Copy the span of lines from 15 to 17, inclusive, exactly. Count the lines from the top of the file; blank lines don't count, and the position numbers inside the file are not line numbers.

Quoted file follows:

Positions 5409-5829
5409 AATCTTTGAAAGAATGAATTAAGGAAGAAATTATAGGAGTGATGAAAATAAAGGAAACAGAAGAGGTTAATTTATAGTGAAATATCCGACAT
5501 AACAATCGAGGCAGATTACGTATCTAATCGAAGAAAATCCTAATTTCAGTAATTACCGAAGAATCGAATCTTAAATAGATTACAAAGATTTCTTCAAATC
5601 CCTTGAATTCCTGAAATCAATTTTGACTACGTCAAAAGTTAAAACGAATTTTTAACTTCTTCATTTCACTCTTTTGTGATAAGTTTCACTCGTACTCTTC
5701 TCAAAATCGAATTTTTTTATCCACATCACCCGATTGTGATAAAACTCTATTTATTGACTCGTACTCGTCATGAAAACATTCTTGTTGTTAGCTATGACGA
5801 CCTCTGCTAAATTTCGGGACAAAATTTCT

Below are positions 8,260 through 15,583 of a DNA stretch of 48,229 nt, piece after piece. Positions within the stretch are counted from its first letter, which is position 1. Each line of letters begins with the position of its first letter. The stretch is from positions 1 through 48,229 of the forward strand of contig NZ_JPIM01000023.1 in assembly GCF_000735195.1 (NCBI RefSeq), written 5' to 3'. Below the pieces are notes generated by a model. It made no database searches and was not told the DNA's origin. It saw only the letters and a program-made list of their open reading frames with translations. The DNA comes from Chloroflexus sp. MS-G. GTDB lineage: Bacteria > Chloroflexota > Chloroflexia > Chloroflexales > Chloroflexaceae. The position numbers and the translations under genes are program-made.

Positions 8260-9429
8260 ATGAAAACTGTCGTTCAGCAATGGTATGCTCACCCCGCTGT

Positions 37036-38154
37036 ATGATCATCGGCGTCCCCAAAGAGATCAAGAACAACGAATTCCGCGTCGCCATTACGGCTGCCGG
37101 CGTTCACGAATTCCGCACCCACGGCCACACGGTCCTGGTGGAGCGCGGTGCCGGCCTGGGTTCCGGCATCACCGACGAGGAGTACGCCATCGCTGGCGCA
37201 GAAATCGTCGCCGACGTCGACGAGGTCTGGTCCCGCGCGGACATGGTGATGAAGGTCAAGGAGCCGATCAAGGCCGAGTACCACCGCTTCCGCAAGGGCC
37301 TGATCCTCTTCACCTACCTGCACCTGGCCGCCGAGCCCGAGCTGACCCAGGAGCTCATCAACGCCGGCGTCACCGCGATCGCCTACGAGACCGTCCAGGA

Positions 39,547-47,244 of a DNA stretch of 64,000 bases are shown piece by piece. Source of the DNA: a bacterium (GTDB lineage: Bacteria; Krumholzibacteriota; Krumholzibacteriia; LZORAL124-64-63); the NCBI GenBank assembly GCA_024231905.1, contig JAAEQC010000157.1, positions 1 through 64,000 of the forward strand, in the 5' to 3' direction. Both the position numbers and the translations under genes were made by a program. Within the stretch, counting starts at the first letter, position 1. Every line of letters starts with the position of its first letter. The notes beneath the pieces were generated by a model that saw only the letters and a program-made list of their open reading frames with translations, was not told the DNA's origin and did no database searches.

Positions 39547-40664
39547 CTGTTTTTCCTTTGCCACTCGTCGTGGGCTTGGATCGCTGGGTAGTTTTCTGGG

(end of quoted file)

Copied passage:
Positions 39,547-47,244 of a DNA stretch of 64,000 bases are shown piece by piece. Source of the DNA: a bacterium (GTDB lineage: Bacteria; Krumholzibacteriota; Krumholzibacteriia; LZORAL124-64-63); the NCBI GenBank assembly GCA_024231905.1, contig JAAEQC010000157.1, positions 1 through 64,000 of the forward strand, in the 5' to 3' direction. Both the position numbers and the translations under genes were made by a program. Within the stretch, counting starts at the first letter, position 1. Every line of letters starts with the position of its first letter. The notes beneath the pieces were generated by a model that saw only the letters and a program-made list of their open reading frames with translations, was not told the DNA's origin and did no database searches.

Positions 39547-40664
39547 CTGTTTTTCCTTTGCCACTCGTCGTGGGCTTGGATCGCTGGGTAGTTTTCTGGG